Julia Michaels' Journey from Selena Gomez's Hitmaker to Grammy-Nominated Artist

The prolific songwriter says she never set out to be a solo star, but this year she snagged Grammy nominations for Best New Artist and Song of the Year.

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Dec 21 2017, 9:38pm

Julia Michaels, the prolific pop songwriter turned Grammy-nominated singer, never even wanted to be an artist. And, up until a short while ago, if you suggested she should, she’d shut you right down.

In 2015, Michaels was co-writing an EP for the Oscar-nominated actress Hailee Steinfeld—who, bolstered by a role in the Pitch Perfect film franchise, had signed to Republic Records. (Her debut single, the tongue-in-cheek self-love anthem “Love Myself,” cracked the Billboard Top 40, and made waves for being a radio-friendly bop that was definitely about masturbation.) During this period, Charlie Walk, the president of the label, suggested Michaels step out of the studio and into the spotlight. She laughed, then told him to shut the fuck up.

In 2017, Michaels, 24, swiftly executed the career flip she’d sworn off. In January, she released her debut single, “Issues,” which peaked at No. 11; over the summer, she released an eight-track mini-album Nervous System (July 27, Republic Records); and in November, she snagged her two Grammy nominations (for Best New Artist and, for “Issues,” Song of the Year).

What changed her tune? For Michaels, it was realizing she’d finally written a song she couldn’t give up. Michaels penned “Issues” in 2016 with her longtime songwriting partner, Justin Tranter, after a fight with her then-boyfriend. It is a spare, sparkling argument for loving someone despite his or her flaws—and despite your own. Over pizzicato strings, she begins by owning her romantic foibles (“I’m jealous / I’m overzealous,” and “I get angry / Baby, believe me / I could love you just like that / I could leave you just as fast”). What follows is one of 2017’s most appealing pop choruses, delivered with a frankness and vulnerability largely absent from the sleek, give-no-fucks attitude of many of her peers. “Yeah, I got issues,” she admits, “And one of them is how bad I need you.”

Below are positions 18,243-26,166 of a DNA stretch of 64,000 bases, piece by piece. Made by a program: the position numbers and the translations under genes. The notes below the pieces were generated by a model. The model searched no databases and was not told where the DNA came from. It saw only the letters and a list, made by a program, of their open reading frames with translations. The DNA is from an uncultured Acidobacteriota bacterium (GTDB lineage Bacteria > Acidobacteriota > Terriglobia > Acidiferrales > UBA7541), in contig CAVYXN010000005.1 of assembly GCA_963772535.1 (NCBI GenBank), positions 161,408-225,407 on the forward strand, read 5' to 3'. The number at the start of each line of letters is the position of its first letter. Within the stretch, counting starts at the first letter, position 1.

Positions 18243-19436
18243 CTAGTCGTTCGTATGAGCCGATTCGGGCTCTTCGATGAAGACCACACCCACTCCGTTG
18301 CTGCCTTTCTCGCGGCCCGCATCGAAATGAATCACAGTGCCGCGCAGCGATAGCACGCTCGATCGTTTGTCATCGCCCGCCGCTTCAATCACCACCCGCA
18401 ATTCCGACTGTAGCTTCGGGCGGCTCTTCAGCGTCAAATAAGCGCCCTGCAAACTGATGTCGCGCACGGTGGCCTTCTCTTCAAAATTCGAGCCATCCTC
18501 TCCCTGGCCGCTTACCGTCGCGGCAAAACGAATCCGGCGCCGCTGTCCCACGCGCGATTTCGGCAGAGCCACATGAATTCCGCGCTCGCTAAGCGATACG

Perched on a couch in the lobby bar of the Ludlow Hotel on New York’s Lower East Side, Michaels explains that originally, she intended to give “Issues” to another artist. She radiates California cool in a faded graphic tee and distressed jeans; strands of beachy, dirty blonde hair frame her face. She is covered in tattoos: a treble clef atop her left middle finger; a quill on her forearm; and, nestled among her collarbones, where the charm of a choker would sit, the words speak up. “A couple people had gone to cut the song,” she says, “But because of why I wrote it, I felt really uncomfortable having somebody sing it and not know what it was connected to, or what they were singing about. Normally, that wouldn’t have affected me,” she shrugs. “And it just really affected me this time.”

So she sent the song to Walk, at Republic. “I was like, ‘What do you think of this?’” she says with a faux-coyness. “And [Walk] was like, ‘Well, what do you want me to think of this? And I was like ‘Well, maybe we put it out.’ And he was like”—she smirks, crinkling her nose—“‘ Okay then.’”

Michaels, born Julia Carin Cavazos, moved with her family from Iowa to Santa Clarita, California, when she was five. Soon, she began accompanying her older sister, Jaden, also a singer-songwriter, to sessions at nearby studios. “I always loved writing,” she says. “I tend to be a non-confrontational person, so that’s my way of speaking up, I think. I used to used to write songs and then be like [to Jaden]”—she gestures as if presenting a prize on a game show—‘Here, can you sing these for me?’” (She says, laughing, that her sister rebuffed her requests.)

At 16, she began collaborating with the professional songwriter Joleen Belle. By 18, she’d scored her first major television placement: the theme song for the Disney show Austin & Ally, written with Belle. Interstitial music for the MTV series The Hills followed; Michaels moved to Los Angeles.